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    During my time at Finsbury Park I saw two Deltics where a rod came through an upper crankcase cover. With bits of metal and oils splattered about something of a mess to clean up, to say nothing of the engine itself.
     
  7. Eightpot

    Eightpot Part of the furniture

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    Can't entirely agree with that. New England 35A (Peterborough) had a number new to replace WD 2-8-0s.
     
  8. Reading General

    Reading General Part of the furniture

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    i can't agree either, if that were the case they'd have been 9MT not 9F.

    There were far too many of them for them to have been intended only for fast fitted freights, of which there were comparatively few
     
  9. ross

    ross New Member

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    Wasn't that because the fast fitted freights, for which the 9Fs were planned, never materialised? Serious money was spent on marshalling yards for this traffic which simply never materialised.
     
  10. Reading General

    Reading General Part of the furniture

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    I don't think the yards were built just for this traffic and they operated for some years until freight traffic dwindled and block trains took over
     
  11. LesterBrown

    LesterBrown Member

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    Why all this discussion about 9Fs when it's so obvious that Castles were the best steam locos? :)
     
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  12. Copper-capped

    Copper-capped Active Member

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    Certainly very Wogan-like!

     
  13. MellishR

    MellishR Part of the furniture Friend

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    Best for whom? I was speaking the other day to a chap who has fired Tornado. Keeping that huge grate fed while the loco pulls a heavy train up a bank is extremely hard work and he did not enjoy it. It was bad enough in the days when firemen got used to doing it day after day, and it can be worse if you only do it occasionally.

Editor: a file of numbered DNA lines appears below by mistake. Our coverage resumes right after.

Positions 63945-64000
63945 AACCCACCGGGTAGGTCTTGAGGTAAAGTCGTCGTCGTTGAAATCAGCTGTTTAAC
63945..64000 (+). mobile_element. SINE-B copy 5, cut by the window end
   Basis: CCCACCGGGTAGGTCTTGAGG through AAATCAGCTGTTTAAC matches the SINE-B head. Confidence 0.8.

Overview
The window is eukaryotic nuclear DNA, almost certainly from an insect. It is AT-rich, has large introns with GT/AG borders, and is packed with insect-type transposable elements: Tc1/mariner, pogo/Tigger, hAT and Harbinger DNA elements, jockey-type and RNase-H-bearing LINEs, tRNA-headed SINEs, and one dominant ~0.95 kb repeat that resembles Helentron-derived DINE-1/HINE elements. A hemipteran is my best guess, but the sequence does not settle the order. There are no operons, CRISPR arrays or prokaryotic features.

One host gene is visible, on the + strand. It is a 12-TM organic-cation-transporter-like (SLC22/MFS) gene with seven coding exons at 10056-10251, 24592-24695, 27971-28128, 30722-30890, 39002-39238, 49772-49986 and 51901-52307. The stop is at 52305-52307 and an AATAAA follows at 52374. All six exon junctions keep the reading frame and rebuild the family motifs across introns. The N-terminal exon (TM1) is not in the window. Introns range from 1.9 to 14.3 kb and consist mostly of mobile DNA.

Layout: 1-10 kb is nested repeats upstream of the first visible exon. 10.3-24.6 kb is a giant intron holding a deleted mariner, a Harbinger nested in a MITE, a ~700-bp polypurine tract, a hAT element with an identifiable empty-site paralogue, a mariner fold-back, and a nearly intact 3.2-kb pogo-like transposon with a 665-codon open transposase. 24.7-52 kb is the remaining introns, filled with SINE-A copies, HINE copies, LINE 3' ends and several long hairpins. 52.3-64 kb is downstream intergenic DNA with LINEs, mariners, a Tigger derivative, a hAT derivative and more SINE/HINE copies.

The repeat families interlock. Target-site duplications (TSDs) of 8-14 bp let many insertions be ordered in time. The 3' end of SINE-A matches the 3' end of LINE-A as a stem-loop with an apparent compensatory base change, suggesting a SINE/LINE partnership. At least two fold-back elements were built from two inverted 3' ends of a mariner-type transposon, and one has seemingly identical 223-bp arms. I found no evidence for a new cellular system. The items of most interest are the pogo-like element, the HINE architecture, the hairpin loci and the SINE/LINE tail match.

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  14. MellishR

    MellishR Part of the furniture Friend

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  15. class8mikado

    class8mikado Well-Known Member

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    Ok, well I think the 9f is a really good machine at what it was designed for and surprisingly good at things it wasn't... but would have been a better all round locomotive as a 2-8-2..
    But surely the answer is the Stanier Black 5. You hook it up, pulls everything, doesn't break down, end of... By the time they'd made 800 the examples were even better... so now we can have a discussion about which Stanier black 5 was best - valve gear ?whether a double chimney made any difference ? and the pros and cons of roller bearings etc
     
  16. The Saggin' Dragon

    The Saggin' Dragon Nat Pres stalwart Staff Member Moderator Friend

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    Applying that logic, doesn't that make the BR Std5 4-6-0 even better? :)
     
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  17. GWR4707

    GWR4707 Part of the furniture

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    It is also in the most recent SR.
     
  18. Copper-capped

    Copper-capped Active Member

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    ....and they also come in green?
     
  19. class8mikado

    class8mikado Well-Known Member

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    better tenders at least. Isnt it basically the same ? .... in my op. would have been better all round with slightly smaller rather than larger wheels... and not painted green.
     
  20. The Saggin' Dragon

    The Saggin' Dragon Nat Pres stalwart Staff Member Moderator Friend

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    It seemed to have the reputation of being a much freer-running loco, with no loss of haulage power ... depending upon who you asked of course.